The other day I had an idea for a found footage horror movie. There’s been a lot of them in theatres lately, including Paranormal Activity, The Blair Witch Project, Chronicle, and Entity, just to name a few. I remember when Paranormal Activity came out, how it was such a big deal and how even people who weren’t fans of horror were holding huge conversations and spirited debates on it. I saw the commercials of people lined up around theaters to see it, and I remember some friends of mine telling me how they went to see it, and near the end one of them got up and started shouting, “I’m a bitch! I’m a bitch! Get me out of here!” I was so mad that I had to wait till it came out on DVD to see it (those were the days when I had to rely on my parents if I wanted to go see a movie in theaters, and they only took us if it was a film the whole family could watch. Guess how many of those were horror films? That would be none).

Anyway, I realized then that there are a lot of similarities between found footage films, at least the popular ones that make it into the theatres. The most glaringly obvious (besides the method of filming, of course) is in terms of plot:

  1. Characters become aware that there is something supernatural going on and resolve to investigate. We may also be informed that the footage we are about to watch was found after a certain amount of time, usually after the deaths or disappearances of the characters.
  2. Characters investigate, and start to realize that there is something strange going on.
  3. The strange events escalate, becoming more and more sinister in nature.
  4. The characters start to get anxious or angry and start fighting among themselves.
  5. The strange events reach a zenith, during which time the terror is (hopefully) very high and most, if not all of the characters die off.
  6. The film ends, and we now know why the characters have disappeared and only the cameras and film were found.

In addition, most found footage films are made very cheaply (Paranormal Activity was made on $15K and Blair Witch Project was made on $20K to $25K, while major horror films like The Conjuring and Sinister were made for 20 million and 3 million, respectively). And for some reason, the characters always have their cameras on and holding them up to get the footage, even in awkward situations. We as the audience either forget that most people, even filmmakers, wouldn’t place such emphasis on getting everything while our lives are in danger or we just overlook it. Also, there tends to not be title cards or opening or end credits. None at all. Helps to make it seem like these events actually happened, I guess. Oh, and also the characters tend to be isolated somehow. Whether they’re trapped in their house or lost in the woods or in an abandoned factory in the middle of nowhere, they’re cut off and there’s no knight in shining armor to come to their rescue. They are alone, and it’ll be their undoing.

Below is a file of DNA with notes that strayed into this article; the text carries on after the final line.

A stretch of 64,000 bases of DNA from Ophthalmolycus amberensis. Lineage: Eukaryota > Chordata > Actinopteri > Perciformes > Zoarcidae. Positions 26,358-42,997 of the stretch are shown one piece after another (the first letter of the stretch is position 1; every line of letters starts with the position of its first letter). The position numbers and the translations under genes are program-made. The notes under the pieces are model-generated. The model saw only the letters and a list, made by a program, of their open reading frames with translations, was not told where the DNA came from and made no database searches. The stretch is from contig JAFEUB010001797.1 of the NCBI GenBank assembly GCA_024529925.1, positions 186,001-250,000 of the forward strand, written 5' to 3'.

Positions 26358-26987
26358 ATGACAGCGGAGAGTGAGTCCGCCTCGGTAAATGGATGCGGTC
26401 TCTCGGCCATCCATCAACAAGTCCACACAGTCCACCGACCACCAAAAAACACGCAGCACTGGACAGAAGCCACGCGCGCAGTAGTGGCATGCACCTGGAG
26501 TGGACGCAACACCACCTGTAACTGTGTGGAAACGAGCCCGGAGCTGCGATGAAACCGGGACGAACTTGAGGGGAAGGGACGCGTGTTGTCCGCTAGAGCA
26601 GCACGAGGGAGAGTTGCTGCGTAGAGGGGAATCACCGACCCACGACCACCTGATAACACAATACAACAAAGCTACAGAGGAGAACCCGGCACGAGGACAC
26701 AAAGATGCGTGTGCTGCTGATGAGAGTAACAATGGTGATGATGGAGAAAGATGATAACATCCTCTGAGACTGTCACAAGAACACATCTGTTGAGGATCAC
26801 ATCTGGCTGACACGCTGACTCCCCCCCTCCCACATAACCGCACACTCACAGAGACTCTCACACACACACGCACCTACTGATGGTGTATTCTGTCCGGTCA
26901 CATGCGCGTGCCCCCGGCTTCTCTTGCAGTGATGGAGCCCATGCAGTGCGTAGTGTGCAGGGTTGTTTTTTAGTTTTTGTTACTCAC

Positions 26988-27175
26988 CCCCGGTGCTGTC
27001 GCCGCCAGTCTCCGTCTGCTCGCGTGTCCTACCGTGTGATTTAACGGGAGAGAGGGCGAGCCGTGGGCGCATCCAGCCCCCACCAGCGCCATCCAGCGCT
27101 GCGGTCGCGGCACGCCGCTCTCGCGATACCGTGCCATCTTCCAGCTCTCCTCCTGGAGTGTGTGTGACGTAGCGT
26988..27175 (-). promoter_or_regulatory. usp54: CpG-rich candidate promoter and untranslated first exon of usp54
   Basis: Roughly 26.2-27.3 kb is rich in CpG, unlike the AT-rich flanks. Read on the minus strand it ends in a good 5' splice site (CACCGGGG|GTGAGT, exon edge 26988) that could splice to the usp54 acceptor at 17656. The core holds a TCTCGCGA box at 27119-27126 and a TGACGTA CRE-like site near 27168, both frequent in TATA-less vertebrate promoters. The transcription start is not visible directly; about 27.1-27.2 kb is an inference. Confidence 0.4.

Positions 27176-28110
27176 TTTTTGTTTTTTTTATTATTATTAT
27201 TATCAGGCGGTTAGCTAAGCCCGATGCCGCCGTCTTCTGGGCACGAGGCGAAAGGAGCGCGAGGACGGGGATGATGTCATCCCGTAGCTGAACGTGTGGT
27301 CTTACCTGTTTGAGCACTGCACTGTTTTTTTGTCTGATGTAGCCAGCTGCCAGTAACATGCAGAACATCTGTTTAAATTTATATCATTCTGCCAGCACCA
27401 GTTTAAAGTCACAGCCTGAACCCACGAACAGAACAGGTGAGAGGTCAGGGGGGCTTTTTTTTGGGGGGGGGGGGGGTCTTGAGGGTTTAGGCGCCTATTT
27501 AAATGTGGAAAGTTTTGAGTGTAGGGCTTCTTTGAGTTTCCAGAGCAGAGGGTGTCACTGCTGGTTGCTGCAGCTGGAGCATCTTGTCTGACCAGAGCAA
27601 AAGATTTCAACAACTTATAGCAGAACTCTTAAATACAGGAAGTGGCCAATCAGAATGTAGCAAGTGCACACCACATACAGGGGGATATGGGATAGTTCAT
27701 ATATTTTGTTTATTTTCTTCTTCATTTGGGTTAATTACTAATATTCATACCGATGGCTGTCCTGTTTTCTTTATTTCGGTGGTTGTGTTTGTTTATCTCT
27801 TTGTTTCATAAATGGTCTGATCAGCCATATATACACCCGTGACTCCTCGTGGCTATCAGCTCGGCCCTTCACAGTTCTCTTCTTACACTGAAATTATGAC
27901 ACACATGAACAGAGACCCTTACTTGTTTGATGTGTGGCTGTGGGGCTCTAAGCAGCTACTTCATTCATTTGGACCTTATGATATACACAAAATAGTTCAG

Look out behind you!

But yeah, that’s basically most found footage films out there.

So if these films are so similar, especially in terms of plot, why do horror filmmakers keep making them and why do horror fans keep going to see them? Well, I guess it has to do with the execution. These sort of films may be as predictable as your run-of-the-mill romance novel, but there’s so much room to experiment and try to new things. And even if you have a basic idea of how the plot is going to go, you don’t know what will be behind the corner or what will jump out and terrify you. You can’t know, so if the movie’s any good, you’ll sit on the edge of your seat wondering what the heck will happen next, and screaming when it does.

So with all that in mind, could I possibly make this found footage film I came up with myself? quite possibly. I plan on buying a video camera after I get back from my study abroad trip, so it wouldn’t be inconceivable to make a film. I’d just need a little funding, a cast and crew, and a location. Plus the time to do it and some marketing. It could possibly happen. I even have a title in mind: The Red Monk. Good title, right?

Well, if the opportunity comes along, I’d love to do it. And you never know what could happen. It could be a very big thing.

What do you think of found footage films? Love them or hate them? Do you think they’re a bit predictable?

If I did make a film, would you see it? Would you even want to be part of it?